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Medical Marijuana and Cocaine Dependence

What Is Cocaine Dependence?

Cocaine dependence is physical and mental addiction to the drug cocaine. Cocaine is a stimulant or "upper," giving the user more energy. That may sound like a benefit but the drug is actually quite dangerous. There are three ways to ingest cocaine -- smoking, snorting and injection. All three of these methods produce health risks of their own individually. However, the drug has serious side effects that are universal to all three methods of ingestion. According to the National Institute on Drug Abuse, these dangers include permanent alterations of certain brain functions, psychological changes, headaches, nausea, loss of appetite, heart attack, stroke and death.   Cocaine causes a person to feel increased pleasure, energy and alertness. These effects alone can cause a person to become dependent. They take the drug, enjoy the effect and continue using it. As the addiction takes root, the body's tolerance to the drug increases causing a need for increased doses of cocaine. However, this mental addiction to the high cocaine creates is not the only element of cocaine dependence. There is also a physical side to cocaine addiction that makes it painful to cease taking the drug once addiction has taken hold. Cocaine withdrawal can cause anxiety, paranoia, fatigue and depression. It does not cause physical dependence symptoms such as seizures, vomiting and nausea as with alcohol and heroin. Nonetheless, overcoming cocaine dependence takes perseverance, medical help and mental help.  While the use of recreational marijuana for cocaine dependence is not supported by significant research, there is evidence that synthetic medical marijuana can help alleviate cocaine addiction and possibly eliminate it. Cannabidiol is present in marijuana along with THC. It is responsible for a number of the positive effects medical marijuana has on a number of conditions, addiction being one of them.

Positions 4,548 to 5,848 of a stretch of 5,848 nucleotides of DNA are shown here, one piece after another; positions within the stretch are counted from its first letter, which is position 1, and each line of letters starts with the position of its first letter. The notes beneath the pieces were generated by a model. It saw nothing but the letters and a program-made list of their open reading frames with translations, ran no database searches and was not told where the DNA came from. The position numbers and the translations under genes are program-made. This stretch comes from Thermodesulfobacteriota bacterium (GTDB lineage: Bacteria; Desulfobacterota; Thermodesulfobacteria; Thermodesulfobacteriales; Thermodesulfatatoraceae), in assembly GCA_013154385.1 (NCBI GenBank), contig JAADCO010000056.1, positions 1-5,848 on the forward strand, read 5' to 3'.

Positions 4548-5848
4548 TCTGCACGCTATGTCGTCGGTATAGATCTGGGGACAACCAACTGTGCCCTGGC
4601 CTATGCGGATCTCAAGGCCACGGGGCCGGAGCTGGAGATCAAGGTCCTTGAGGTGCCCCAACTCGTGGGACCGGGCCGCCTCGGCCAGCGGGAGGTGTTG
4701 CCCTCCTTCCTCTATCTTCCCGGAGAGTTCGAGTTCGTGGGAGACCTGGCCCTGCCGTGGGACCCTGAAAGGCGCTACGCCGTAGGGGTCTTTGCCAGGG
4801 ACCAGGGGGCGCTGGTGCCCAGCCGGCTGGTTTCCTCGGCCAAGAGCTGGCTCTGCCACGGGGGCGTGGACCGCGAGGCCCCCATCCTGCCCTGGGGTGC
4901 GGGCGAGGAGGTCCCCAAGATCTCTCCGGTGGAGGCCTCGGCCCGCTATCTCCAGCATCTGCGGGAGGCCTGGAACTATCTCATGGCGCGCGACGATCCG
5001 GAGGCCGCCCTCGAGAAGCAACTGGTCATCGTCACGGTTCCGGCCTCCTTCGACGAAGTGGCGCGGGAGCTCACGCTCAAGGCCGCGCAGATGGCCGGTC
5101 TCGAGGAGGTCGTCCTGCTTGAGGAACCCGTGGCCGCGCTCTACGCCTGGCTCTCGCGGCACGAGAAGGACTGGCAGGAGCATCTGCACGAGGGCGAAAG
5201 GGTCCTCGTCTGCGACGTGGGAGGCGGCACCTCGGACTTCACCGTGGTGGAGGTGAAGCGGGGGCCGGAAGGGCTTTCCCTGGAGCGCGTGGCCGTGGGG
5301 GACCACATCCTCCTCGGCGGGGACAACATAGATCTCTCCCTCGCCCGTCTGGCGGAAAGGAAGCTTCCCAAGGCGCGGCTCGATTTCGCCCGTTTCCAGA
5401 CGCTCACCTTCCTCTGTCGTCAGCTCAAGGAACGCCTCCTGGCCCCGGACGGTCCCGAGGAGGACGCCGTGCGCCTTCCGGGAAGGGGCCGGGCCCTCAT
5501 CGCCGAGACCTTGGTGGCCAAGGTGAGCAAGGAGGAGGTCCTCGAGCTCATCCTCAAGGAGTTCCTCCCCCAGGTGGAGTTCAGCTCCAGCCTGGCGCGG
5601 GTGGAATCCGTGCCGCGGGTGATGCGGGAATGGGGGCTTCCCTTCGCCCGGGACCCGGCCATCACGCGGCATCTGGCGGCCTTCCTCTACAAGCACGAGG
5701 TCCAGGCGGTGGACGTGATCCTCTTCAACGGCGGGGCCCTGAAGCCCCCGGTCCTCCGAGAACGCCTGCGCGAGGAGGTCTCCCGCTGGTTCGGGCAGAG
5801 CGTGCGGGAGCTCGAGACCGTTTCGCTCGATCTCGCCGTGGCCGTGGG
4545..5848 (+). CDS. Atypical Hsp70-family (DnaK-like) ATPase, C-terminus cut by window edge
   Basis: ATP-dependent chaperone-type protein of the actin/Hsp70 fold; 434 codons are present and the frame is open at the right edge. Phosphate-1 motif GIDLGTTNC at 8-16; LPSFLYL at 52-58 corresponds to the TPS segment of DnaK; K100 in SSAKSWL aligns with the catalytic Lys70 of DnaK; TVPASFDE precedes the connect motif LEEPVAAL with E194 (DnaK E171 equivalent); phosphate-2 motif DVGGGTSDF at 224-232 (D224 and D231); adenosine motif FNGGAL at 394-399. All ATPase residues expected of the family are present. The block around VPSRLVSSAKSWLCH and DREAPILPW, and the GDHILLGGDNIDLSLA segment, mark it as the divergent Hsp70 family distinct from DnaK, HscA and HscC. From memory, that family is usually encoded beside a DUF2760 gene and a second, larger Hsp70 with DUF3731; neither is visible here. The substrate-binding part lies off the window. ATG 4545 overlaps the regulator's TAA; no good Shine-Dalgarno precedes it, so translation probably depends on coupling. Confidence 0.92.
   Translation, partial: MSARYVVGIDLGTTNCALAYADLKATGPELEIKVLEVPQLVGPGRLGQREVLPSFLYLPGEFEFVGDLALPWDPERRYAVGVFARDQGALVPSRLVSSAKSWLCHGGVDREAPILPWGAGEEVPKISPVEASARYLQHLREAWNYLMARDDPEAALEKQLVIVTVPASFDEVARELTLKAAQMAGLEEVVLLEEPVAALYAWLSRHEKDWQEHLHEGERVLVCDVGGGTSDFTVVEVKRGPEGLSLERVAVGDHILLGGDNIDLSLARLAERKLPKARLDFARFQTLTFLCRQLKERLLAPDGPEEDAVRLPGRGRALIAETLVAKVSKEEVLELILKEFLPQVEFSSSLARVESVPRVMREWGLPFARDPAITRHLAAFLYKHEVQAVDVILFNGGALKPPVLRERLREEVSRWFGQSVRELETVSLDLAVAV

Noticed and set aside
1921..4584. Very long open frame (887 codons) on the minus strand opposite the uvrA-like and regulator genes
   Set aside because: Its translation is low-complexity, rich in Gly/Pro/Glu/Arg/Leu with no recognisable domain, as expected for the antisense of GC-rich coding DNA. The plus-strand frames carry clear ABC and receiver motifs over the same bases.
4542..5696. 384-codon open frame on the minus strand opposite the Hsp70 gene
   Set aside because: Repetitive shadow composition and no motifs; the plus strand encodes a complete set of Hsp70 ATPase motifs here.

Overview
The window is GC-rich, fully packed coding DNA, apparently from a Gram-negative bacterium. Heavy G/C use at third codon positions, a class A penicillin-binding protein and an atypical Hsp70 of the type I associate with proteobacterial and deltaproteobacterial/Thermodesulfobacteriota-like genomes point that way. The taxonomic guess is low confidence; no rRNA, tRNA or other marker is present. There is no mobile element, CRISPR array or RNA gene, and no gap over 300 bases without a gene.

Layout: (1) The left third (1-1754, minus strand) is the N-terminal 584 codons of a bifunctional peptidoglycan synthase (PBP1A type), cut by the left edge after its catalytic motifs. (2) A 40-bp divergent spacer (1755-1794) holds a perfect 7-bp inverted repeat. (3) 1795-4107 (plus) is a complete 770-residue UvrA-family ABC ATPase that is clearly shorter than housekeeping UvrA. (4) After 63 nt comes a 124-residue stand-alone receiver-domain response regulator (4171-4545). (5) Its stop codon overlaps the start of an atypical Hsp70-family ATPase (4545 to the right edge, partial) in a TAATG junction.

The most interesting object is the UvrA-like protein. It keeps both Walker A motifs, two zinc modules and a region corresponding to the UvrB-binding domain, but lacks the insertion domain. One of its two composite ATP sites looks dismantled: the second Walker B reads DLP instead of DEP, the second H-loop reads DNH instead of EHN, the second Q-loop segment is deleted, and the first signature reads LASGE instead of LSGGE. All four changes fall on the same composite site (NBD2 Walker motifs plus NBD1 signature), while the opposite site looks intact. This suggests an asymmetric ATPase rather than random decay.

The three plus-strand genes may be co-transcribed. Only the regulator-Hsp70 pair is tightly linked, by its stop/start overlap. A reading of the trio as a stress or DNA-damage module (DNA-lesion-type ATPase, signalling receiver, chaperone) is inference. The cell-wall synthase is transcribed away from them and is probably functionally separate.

Medical Marijuana and Cocaine Dependence

Cocaine Dependence and Synthetic Cannabidiol 

Researchers at the National Institute of Drug Abuse did a study to see if JWH133 -- a synthetic cannabidiol -- would decrease cocaine dependence in mice. Cocaine addicted mice were given the drug and the researchers saw the animals' use of cocaine drop by half. In some cases, it dropped as much as 60 percent. This was in animals that had the drug readily available. In humans, there is hope that the drug would work even better with therapy and limited access to the drug. The drug works by activating CB2 receptors, the same receptors that are affected by marijuana use.

Medical Marijuana and Cocaine Dependency Research

Researchers also found that mice did not display behavior researchers associate with the mice being "high" or with the mice being negatively affected by JWH133. These attributes would make it a viable option in humans. The last thing doctors want to do when treating cocaine dependence is just give patients another way to get high. Furthermore, they do not want to give addicted patients drugs with negative side effects. This simply leads to patients avoiding taking their anti-addiction medication.

The effects of JWH133 are expected to work with all forms of cocaine, as they are just different ways of self-administering essentially the same drug. In other words, crack cocaine users, "free-basers," those who snort and those who "shoot up" cocaine may be able to find relief from their dangerous addiction with this drug. Even cutting use in half is a huge step to kicking the habit. 

Apart from self-medication that has been occurring outside of the medical science fields, this is the closest researchers have come to creating medical marijuana that is shown to help with cocaine dependence. However, many cocaine-addicted individuals may already know that there is something in marijuana that helps them reduce their cocaine intake. According to Time Magazine, Ric Curtis of John Jay College has conducted research that shows an interesting trend in marijuana and cocaine use. Surveys investigating drug use prevalence showed that cocaine use decreased in the 1990s while marijuana use increased. It is possible that users were experiencing the effects of cannabidiol and reacting accordingly. Whether they are simply trading one addiction for a cheaper one has yet to be seen. More research is required but the treatment is promising.

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